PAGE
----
By Jim Caple
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I'm shocked -- shocked and appalled -- to learn that players on a recent Super Bowl team have been accused of using steroids. After all, I thought the media made it perfectly clear that the NFL has the toughest drug policy in pro sports and that only baseball has a steroid problem.

Good thing that story was swept under the carpet immediately. Because otherwise, fans might get the impression that football players don't naturally weigh 280 pounds with 31-inch waists and 4.4 times in the 40. Or that maybe, just maybe, the tough NFL drug policy isn't quite as effective as the league and the media claim. Because we all know it is only baseball that has an unreliable steroid testing program.

So, thank goodness no star football players have been subpoenaed to testify before Congress. Because it's baseball's steroid problem that's a national health issue. Calling up all the obese retired football players with heart and arthritis conditions would simply cloud the issue by giving fans the impression playing football is a health risk in and of itself. It would also make people wonder whether it might be a bad thing to have one-quarter of your league weighing more than 300 pounds, thereby diverting attention from the true No. 1 national health issue -- baseball's steroid problem.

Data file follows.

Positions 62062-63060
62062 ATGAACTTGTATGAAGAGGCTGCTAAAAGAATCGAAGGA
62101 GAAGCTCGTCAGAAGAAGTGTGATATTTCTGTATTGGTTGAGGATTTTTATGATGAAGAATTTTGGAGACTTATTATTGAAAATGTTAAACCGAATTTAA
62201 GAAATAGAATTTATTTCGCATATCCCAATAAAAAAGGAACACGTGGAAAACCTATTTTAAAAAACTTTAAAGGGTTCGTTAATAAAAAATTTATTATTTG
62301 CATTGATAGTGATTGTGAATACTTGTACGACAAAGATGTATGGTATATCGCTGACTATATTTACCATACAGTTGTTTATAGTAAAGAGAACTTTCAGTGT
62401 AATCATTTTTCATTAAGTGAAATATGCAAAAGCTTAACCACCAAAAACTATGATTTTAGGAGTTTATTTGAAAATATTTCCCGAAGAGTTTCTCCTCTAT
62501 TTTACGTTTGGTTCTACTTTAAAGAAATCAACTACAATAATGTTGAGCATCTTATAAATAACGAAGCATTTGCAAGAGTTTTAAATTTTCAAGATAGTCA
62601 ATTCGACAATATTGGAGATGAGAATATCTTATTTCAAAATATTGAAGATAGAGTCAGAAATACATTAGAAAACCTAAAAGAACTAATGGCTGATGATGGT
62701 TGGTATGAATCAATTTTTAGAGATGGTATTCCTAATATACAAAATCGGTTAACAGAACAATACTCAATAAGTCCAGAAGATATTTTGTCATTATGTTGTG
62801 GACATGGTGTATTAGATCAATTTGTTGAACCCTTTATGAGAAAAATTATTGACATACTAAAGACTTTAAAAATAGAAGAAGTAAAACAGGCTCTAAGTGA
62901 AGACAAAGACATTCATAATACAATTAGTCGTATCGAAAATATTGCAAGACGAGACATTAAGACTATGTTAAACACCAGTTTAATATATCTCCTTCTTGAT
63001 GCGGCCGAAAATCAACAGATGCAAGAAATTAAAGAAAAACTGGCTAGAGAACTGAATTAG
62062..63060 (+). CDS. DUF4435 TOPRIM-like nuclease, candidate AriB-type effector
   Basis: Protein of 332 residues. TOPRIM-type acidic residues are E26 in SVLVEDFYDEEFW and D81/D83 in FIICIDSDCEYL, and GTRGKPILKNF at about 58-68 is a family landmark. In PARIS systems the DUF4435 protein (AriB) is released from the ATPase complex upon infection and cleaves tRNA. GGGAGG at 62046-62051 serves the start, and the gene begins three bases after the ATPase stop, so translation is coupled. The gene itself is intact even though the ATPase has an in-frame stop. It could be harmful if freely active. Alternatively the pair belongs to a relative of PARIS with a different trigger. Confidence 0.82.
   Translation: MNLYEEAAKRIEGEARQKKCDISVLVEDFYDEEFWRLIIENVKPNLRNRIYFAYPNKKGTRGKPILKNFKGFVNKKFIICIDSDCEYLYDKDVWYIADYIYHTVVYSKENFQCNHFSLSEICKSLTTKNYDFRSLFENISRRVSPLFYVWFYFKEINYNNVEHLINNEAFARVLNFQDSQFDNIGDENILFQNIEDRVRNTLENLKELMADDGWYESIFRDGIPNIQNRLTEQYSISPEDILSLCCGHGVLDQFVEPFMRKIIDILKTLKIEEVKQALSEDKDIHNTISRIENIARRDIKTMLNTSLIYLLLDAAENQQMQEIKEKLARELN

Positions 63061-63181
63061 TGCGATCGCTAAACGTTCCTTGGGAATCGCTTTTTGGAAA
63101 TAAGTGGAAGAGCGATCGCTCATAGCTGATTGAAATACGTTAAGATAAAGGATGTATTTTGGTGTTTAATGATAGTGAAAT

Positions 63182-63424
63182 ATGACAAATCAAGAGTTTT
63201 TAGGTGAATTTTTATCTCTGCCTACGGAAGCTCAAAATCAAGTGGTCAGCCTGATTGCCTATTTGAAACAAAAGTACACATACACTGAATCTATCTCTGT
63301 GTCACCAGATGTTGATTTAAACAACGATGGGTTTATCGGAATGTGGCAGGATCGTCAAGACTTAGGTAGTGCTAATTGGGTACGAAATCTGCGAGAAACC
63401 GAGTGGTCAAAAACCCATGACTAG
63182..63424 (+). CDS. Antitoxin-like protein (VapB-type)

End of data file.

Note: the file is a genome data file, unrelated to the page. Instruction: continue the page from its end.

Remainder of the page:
(Making football players testify would also unfairly imply their guilt when there is no evidence of wrongdoing. And we just don't do that in this country. We simply don't willy-nilly call in citizens and make them testify before Congress under oath on national TV about crimes with which they've never been charged and probably never will be charged. Unless of course they're baseball players, in which case we have to suspend the doctrine of innocent until proven guilty in order to root out baseball's steroid problem.)

Mark McGwire
Steroids in the NFL? Come on people, let's keep our eyes on the ball.

It's also a relief that the national media haven't fallen into the trap by turning this one isolated accusation into a major scandal. Because that would divert the nation from focusing on baseball's steroid problem and if that happened, then who knows what evil would befall the nation's impressionable youth. Because that's what we're most concerned about -- the nation's impressionable youth being corrupted by baseball's steroid problem. We care about the nation's impressionable youth above all else, which is why we televise poker 24 hours a day, seven days a week.

And whew, I'm glad sports magazines haven't taken the bait and started printing cover headlines about shattered dreams and essays about how disillusioned we are by these allegations. Because those headlines and essays are reserved strictly for the fallout from baseball's steroid problem. And we need to keep repeatedly running such headlines about how disillusioned and disgusted fans are by baseball's steroid problem until spring training attendance is no longer at record highs -- as it was this year -- and Opening Day no longer brings sellout crowds and record ratings -- as it did this week.